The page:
Retirement is a time of life for many people when free time is in abundance but income is limited. This makes it especially important to be financially frugal and think carefully about how to pay for every expense.
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Credit cards can offer some reprieve in between Social Security checks or retirement account disbursements, but is it a wise move to use them at this later stage of life?
Experts explain why you should still use a credit card in retirement.
Also, does your credit score matter anymore when you are retired?
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“One of the most exciting aspects of credit cards is that when you use them the right way, the issuers pay you,” said Erica Sandberg, consumer finance advisor for badcredit.org. “If you are on a fixed income and on a budget, a rewards card can be especially attractive.”
A cash-back credit card will reward you for each charge you make.
“Use it for all of your expenses, but pay the bill as you go along,” Sandberg urged. “This way you won’t face a large balance in 30 or so days, but you will profit from the process.”
For example, she pointed out that if you get a card that offers 2% cash back on every purchase and you use it for $2,000 worth of expenses — including food, gas, medical expenses, utilities and other essentials that you would normally pay for from your checking account — you’ll end up with $40 back.
Sandberg said, “That can be enough to cover a nice meal out — a tax-free gift from the issuer — just for charging what you normally buy and can afford.”
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To Keep Your Credit Score High
Continuing to use your credit cards in retirement also keeps your credit score in good standing, Sandberg said. The reason this matters is that you may want to do something such as take out equity in your home for a remodel.
“By adding a constant flow of positive data to your credit report with a credit card or two,” she said, “you can keep your scores elevated and qualify for a low rate equity loan or HELOC.”
Keeping your scores high is like insurance on money you may want to borrow at the lowest possible cost, she explained.
It Protects You Against Fraud
Credit cards are also useful for protecting your money in various ways, according to Malcolm Ferrante, international finance expert with CSB Group.
“Debit cards take funds straight from your account, so fraud is a direct loss,” he said. “Credit cards offer stronger legal protections against fraudulent charges that debit cards don’t provide.”
He suggested this gives retirees greater security.
“Credit cards also offer recourse if a purchase goes wrong, like defective items or undelivered goods,” he said. “You have leverage to dispute charges or get returns covered that cash/debit lack.”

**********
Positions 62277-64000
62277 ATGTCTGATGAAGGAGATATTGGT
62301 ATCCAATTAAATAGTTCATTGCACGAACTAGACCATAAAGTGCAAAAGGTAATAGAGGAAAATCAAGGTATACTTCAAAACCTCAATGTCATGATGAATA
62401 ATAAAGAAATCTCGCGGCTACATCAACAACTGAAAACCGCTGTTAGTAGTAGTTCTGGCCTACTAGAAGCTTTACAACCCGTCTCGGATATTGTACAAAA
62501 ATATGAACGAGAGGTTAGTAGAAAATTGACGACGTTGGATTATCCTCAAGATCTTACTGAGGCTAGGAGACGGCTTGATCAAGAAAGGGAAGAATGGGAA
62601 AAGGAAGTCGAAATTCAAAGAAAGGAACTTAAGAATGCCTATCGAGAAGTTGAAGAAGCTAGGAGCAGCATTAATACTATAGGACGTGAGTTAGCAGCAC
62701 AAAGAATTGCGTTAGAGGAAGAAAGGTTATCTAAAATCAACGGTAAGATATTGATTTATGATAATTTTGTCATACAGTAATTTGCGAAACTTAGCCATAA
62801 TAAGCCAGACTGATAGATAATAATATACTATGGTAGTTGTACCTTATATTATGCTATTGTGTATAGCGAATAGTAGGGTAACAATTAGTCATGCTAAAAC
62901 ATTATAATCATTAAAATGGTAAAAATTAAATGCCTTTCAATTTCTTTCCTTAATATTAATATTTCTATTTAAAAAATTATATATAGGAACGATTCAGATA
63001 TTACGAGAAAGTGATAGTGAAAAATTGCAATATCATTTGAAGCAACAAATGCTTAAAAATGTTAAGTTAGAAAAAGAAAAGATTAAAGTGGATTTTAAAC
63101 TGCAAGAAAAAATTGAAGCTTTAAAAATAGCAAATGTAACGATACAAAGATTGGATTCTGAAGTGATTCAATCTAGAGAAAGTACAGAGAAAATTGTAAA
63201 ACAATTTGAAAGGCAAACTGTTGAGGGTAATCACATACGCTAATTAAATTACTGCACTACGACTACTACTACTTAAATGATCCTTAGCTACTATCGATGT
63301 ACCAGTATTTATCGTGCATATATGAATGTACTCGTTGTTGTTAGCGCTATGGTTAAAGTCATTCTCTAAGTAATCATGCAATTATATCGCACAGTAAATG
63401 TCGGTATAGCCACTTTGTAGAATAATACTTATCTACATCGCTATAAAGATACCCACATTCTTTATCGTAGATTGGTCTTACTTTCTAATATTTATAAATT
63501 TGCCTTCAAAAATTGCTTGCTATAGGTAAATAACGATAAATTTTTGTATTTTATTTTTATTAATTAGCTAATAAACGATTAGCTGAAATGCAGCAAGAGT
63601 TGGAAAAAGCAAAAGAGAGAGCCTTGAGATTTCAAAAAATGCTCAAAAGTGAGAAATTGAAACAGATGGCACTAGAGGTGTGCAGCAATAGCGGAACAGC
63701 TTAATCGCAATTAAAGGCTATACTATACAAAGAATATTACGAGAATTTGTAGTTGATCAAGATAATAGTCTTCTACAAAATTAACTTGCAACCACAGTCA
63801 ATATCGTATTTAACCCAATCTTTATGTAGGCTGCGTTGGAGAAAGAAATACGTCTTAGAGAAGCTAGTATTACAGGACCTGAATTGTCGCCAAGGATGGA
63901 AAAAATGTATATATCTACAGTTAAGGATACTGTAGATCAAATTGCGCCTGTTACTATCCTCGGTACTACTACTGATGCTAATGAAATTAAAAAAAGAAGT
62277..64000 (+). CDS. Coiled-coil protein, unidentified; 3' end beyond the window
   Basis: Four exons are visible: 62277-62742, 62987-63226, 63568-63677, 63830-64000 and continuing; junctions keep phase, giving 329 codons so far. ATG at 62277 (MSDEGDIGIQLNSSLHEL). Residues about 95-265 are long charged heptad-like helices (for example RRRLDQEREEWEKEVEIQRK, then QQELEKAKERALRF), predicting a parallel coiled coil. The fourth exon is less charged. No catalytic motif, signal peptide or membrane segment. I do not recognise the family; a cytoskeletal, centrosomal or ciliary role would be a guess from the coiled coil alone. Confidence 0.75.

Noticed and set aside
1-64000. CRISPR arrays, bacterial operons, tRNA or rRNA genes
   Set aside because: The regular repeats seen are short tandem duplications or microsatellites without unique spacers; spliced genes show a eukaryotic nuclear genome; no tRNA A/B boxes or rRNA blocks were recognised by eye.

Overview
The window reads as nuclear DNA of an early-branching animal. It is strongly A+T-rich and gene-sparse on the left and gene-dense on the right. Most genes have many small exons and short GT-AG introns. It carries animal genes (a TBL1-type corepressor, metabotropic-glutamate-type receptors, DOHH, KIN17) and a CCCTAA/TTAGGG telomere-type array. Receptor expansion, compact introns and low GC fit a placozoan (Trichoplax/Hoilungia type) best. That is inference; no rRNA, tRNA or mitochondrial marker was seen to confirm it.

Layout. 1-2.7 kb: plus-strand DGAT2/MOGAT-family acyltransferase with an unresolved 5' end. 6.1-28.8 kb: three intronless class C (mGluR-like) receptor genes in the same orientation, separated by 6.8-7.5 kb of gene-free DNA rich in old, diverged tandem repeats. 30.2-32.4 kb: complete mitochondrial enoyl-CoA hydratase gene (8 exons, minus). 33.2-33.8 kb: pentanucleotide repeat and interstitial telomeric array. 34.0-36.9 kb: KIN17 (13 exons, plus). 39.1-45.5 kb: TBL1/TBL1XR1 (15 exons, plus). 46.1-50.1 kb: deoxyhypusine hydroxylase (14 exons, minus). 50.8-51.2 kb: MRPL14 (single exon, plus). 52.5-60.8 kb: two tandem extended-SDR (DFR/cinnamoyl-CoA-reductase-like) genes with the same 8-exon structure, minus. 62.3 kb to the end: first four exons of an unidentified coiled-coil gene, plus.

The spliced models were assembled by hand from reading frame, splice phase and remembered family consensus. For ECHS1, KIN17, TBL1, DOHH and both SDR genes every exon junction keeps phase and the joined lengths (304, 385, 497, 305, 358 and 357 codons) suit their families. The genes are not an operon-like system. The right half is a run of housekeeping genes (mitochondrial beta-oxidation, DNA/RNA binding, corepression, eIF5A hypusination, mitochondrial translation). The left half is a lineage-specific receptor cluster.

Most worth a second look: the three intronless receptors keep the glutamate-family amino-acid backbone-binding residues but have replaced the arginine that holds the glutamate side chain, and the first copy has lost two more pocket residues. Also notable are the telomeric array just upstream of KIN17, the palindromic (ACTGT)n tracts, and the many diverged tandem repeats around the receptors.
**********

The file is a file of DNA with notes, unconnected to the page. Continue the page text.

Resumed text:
They May Offer Other Perks
Some cards include useful perks such as extended warranty protection, purchase protection and travel insurance, Ferrante said.
“While interest needs avoiding, using a card responsibly lets retirees benefit from these extra services,” he said. “Simply paying statements in full each month utilizes the protections without interest costs.”
Ferrante does warn that using credit as a retiree does require more planning due to lower incomes, but it isn’t impossible with the right card.
“Low-fee cards that report usage to credit bureaus can be good fits. Speaking with card issuers openly about retirement financing also helps them understand individual situations. With preparation like proven income from pensions and showing responsible past credit, approval is achievable.”
It Can Help With Budget Management
Furthermore, using a credit card can help with budget management, according to Josh Michaels, founder of Money4Loans.com.
“Many cards provide spending reports, making it easier for retirees to track their expenditures and adhere to their budget. This is essential for managing limited retirement funds effectively.”
For retirees, credit cards are more than just payment tools; they’re strategic assets, Michaels asserted.
“From preserving credit health to leveraging fraud protection and rewards,” he said, “the judicious use of credit cards in retirement can fortify financial security and enhance lifestyle quality.”
However, Be Cautious
Despite all of these very good reasons to continue using a credit card in retirement, be cautious.
“Carrying debt on a credit card month over month can be very dangerous for retirees,” said Jay Zigmont, Ph.D., CFP and founder of Childfree Wealth. “There is a difference between using a credit card and keeping a balance on a credit card. As a retiree, you can use your credit card to protect yourself and earn points, while paying it off regularly, even weekly, to not carry a balance.”
Zigmont recommended using a cash-back credit card that has no annual fee.
“With a cash-back card, you can get 1% to 3% of what you pay back as a credit on your balance,” he said. “If you are paying off your card every month, you won’t pay any interest or fees but will effectively save money on every purchase.”
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